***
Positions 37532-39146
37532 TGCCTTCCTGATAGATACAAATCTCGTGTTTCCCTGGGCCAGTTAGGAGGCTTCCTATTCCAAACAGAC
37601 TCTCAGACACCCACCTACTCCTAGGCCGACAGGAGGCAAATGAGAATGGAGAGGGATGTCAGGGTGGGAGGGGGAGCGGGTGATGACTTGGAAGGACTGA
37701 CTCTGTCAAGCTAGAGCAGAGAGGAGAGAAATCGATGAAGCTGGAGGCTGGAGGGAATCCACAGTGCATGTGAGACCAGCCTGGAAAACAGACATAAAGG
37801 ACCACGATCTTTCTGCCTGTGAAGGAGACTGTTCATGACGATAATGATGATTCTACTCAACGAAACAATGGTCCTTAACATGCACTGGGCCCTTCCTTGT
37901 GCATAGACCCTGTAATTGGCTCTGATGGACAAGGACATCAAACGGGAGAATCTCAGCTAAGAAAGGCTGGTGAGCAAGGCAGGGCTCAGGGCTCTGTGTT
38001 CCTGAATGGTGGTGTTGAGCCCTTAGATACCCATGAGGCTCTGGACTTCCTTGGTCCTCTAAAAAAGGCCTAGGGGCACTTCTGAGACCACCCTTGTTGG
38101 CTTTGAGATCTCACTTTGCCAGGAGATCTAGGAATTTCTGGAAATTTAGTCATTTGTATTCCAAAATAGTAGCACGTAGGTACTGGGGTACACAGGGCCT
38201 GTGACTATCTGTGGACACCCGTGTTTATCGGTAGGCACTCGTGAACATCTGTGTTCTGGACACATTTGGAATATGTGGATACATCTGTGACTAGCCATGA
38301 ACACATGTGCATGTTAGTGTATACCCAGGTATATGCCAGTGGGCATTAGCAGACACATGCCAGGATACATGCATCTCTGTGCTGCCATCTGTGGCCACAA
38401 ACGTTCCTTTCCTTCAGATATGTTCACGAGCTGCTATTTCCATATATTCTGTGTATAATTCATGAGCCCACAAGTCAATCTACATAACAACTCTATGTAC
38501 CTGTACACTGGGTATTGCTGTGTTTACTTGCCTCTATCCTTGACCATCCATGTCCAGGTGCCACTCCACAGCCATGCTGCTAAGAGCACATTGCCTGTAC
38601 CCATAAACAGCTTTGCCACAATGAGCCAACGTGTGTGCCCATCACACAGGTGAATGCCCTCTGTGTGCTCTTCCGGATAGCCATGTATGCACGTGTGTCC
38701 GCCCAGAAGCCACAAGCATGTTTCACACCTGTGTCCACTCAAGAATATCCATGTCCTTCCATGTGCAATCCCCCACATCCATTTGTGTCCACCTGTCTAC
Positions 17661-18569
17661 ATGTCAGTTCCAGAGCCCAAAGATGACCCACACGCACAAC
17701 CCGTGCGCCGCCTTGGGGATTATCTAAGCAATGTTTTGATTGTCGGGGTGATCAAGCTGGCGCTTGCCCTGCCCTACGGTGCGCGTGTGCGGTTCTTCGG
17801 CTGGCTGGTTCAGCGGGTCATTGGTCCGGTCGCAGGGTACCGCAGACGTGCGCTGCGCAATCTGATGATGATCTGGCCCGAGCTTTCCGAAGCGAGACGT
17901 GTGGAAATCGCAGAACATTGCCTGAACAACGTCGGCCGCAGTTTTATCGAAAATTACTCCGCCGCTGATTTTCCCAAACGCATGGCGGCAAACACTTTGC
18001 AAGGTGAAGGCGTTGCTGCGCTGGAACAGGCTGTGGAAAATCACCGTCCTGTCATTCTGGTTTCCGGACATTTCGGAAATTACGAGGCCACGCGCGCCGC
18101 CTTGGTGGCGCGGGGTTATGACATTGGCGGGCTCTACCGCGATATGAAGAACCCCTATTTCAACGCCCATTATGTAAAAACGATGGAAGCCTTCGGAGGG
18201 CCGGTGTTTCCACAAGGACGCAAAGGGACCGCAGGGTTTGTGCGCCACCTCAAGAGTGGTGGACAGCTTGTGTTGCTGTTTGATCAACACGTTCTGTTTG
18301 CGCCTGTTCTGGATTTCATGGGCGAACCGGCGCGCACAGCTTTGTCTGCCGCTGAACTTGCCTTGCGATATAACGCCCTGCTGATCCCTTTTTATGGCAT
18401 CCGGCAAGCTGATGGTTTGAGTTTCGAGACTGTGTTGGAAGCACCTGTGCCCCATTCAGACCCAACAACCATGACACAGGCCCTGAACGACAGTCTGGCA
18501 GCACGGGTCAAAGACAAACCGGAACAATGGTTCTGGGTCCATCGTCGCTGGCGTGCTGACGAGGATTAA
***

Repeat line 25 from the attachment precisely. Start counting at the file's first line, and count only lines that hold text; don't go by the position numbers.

18501 GCACGGGTCAAAGACAAACCGGAACAATGGTTCTGGGTCCATCGTCGCTGGCGTGCTGACGAGGATTAA